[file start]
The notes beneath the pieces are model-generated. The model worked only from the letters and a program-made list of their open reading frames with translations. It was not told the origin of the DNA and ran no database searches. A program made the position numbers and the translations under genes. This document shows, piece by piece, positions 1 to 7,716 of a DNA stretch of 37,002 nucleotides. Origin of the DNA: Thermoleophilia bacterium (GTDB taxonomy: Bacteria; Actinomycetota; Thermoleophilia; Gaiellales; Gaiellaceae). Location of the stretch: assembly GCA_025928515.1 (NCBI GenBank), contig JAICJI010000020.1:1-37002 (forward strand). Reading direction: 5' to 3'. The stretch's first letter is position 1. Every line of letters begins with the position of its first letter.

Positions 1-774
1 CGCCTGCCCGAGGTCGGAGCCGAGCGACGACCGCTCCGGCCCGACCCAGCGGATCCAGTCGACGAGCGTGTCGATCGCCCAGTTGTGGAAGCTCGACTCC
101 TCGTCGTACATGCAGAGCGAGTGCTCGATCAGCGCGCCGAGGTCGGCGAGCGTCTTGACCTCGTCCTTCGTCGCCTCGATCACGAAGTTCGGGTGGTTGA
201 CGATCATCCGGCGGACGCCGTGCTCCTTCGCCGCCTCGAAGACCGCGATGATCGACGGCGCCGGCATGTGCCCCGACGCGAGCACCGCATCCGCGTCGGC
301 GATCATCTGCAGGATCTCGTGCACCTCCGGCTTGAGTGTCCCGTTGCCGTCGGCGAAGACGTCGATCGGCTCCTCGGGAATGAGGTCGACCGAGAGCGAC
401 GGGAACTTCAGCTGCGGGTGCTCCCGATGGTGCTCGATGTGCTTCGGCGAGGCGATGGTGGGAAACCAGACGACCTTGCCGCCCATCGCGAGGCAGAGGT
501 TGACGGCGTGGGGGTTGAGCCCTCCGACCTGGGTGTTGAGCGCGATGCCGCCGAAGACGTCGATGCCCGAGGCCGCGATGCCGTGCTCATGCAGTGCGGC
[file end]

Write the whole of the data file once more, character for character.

The notes beneath the pieces are model-generated. The model worked only from the letters and a program-made list of their open reading frames with translations. It was not told the origin of the DNA and ran no database searches. A program made the position numbers and the translations under genes. This document shows, piece by piece, positions 1 to 7,716 of a DNA stretch of 37,002 nucleotides. Origin of the DNA: Thermoleophilia bacterium (GTDB taxonomy: Bacteria; Actinomycetota; Thermoleophilia; Gaiellales; Gaiellaceae). Location of the stretch: assembly GCA_025928515.1 (NCBI GenBank), contig JAICJI010000020.1:1-37002 (forward strand). Reading direction: 5' to 3'. The stretch's first letter is position 1. Every line of letters begins with the position of its first letter.

Positions 1-774
1 CGCCTGCCCGAGGTCGGAGCCGAGCGACGACCGCTCCGGCCCGACCCAGCGGATCCAGTCGACGAGCGTGTCGATCGCCCAGTTGTGGAAGCTCGACTCC
101 TCGTCGTACATGCAGAGCGAGTGCTCGATCAGCGCGCCGAGGTCGGCGAGCGTCTTGACCTCGTCCTTCGTCGCCTCGATCACGAAGTTCGGGTGGTTGA
201 CGATCATCCGGCGGACGCCGTGCTCCTTCGCCGCCTCGAAGACCGCGATGATCGACGGCGCCGGCATGTGCCCCGACGCGAGCACCGCATCCGCGTCGGC
301 GATCATCTGCAGGATCTCGTGCACCTCCGGCTTGAGTGTCCCGTTGCCGTCGGCGAAGACGTCGATCGGCTCCTCGGGAATGAGGTCGACCGAGAGCGAC
401 GGGAACTTCAGCTGCGGGTGCTCCCGATGGTGCTCGATGTGCTTCGGCGAGGCGATGGTGGGAAACCAGACGACCTTGCCGCCCATCGCGAGGCAGAGGT
501 TGACGGCGTGGGGGTTGAGCCCTCCGACCTGGGTGTTGAGCGCGATGCCGCCGAAGACGTCGATGCCCGAGGCCGCGATGCCGTGCTCATGCAGTGCGGC